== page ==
|To The Right Honourable The Earl Of Chesterfield
7th February, 1755.
I have been lately informed, by the proprietor of The World, that two papers, in
which my Dictionary is recommended to the public, were written by your
lordship. To be so distinguished is an honour which, being very little
accustomed to favours from the great, I know not well how to receive, or in
what terms to acknowledge.
When, upon some slight encouragement, I first visited your lordship, I was
overpowered, like the rest of mankind, by the enchantment of your address, and
could not forbear to wish that I might boast myself Le vainqueur du vainqueur
de la terre;-that I might obtain that regard for which I saw the world
contending; but I found my attendance so little encouraged, that neither pride
nor modesty would suffer me to continue it. When I had once addressed your
Lordship in public, I had exhausted all the art of pleasing which a retired and
uncourtly scholar can possess. I had done all that I could; and no man is well
pleased to have his all neglected, be it ever so little.
Seven years, my lord, have now passed, since I waited in your outward rooms, or
was repulsed from your door; during which time I have been pushing on my work
through difficulties, of which it is useless to complain, and have brought it,
at last, to the verge of publication, without one act of assistance, one word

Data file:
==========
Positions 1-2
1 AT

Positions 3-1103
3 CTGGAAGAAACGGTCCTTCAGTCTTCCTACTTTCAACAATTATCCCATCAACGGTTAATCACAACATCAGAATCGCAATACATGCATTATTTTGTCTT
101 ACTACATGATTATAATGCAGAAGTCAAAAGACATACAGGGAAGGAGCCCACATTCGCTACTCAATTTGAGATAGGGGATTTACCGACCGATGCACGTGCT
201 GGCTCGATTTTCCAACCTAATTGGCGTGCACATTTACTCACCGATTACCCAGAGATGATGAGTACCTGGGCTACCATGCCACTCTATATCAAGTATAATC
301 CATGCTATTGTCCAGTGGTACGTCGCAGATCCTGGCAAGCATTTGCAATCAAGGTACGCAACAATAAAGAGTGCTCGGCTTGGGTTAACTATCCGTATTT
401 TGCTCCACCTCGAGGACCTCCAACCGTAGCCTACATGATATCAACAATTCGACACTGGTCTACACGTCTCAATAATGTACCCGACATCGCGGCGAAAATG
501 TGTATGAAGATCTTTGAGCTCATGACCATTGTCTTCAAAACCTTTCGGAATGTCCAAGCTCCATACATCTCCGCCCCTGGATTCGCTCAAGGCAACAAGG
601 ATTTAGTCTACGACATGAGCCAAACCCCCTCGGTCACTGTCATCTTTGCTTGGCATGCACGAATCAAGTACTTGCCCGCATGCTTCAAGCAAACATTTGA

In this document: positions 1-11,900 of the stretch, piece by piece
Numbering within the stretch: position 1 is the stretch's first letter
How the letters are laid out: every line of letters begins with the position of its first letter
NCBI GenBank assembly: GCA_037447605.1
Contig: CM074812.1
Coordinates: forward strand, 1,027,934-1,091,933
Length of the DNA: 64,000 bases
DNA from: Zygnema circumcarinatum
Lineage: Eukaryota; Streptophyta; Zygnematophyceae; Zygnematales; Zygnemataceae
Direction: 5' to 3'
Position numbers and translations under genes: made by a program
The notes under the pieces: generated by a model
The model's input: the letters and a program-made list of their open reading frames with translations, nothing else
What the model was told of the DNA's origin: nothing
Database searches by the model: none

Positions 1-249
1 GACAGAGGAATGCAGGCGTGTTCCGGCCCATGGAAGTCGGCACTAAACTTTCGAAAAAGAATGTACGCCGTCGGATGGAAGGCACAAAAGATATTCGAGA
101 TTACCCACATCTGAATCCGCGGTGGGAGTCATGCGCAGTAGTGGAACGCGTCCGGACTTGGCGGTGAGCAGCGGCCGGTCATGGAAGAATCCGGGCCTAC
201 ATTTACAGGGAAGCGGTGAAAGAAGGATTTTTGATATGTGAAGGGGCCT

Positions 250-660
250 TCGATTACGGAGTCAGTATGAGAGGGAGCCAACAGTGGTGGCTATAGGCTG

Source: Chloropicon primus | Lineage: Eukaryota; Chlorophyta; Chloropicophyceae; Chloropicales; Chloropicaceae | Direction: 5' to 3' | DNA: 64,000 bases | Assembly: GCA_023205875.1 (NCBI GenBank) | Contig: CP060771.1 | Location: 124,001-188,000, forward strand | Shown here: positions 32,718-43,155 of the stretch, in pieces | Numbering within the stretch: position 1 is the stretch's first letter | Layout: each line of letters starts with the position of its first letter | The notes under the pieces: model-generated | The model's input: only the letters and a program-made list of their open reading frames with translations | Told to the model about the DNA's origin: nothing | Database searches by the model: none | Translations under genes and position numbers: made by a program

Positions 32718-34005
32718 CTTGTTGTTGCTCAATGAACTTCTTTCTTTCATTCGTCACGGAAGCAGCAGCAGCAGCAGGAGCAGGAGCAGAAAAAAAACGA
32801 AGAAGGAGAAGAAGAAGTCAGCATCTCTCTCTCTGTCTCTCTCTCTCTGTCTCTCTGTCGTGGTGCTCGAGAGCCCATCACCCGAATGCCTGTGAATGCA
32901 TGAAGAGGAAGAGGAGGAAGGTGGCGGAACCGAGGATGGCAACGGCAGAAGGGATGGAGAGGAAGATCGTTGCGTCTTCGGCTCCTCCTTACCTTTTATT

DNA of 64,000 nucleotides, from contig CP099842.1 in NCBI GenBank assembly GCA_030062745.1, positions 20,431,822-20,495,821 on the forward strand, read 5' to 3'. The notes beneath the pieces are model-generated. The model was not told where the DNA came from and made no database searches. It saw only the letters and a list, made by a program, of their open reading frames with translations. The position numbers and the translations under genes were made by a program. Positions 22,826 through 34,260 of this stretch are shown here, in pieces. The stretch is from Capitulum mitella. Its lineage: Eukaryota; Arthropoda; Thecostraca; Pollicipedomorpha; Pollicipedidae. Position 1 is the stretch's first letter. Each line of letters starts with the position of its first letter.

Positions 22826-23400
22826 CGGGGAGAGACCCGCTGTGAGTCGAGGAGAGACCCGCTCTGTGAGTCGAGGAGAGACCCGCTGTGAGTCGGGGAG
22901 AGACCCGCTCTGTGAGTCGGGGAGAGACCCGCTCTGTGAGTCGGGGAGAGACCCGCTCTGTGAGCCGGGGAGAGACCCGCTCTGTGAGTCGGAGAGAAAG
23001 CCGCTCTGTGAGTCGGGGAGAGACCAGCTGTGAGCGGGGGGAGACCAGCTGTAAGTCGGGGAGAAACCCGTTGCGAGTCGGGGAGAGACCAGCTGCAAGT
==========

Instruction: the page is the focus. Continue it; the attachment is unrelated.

of encouragement, or one smile of favour. Such treatment I did not expect, for
I never had a patron before.
The shepherd in Virgil grew at last acquainted with Love, and found him a native
of the rocks.
Is not a patron my lord, one who looks with unconcern on a man struggling for
life in the water, and, when he has reached ground, encumbers him with help?
The notice which you have been pleased to take of my labours, had it been
early, had been kind; but it has been delayed till I am indifferent, and cannot
enjoy it: till I am solitary, and cannot impart it; till I am known, and do not
want it. I hope it is no very cynical asperity not to confess obligations where
no benefit has been received, or to be unwilling that the public should
consider me as owing that to a patron, which providence has enabled me to do
Having carried on my work thus far with so little obligation to any favourer of
learning, I shall not be disappointed though I should conclude it, if less be
possible, with less; for I have been long wakened from that dream of hope, in
which I once boasted myself with so much exultation,
Your lordship's most humble,
most obedient servant,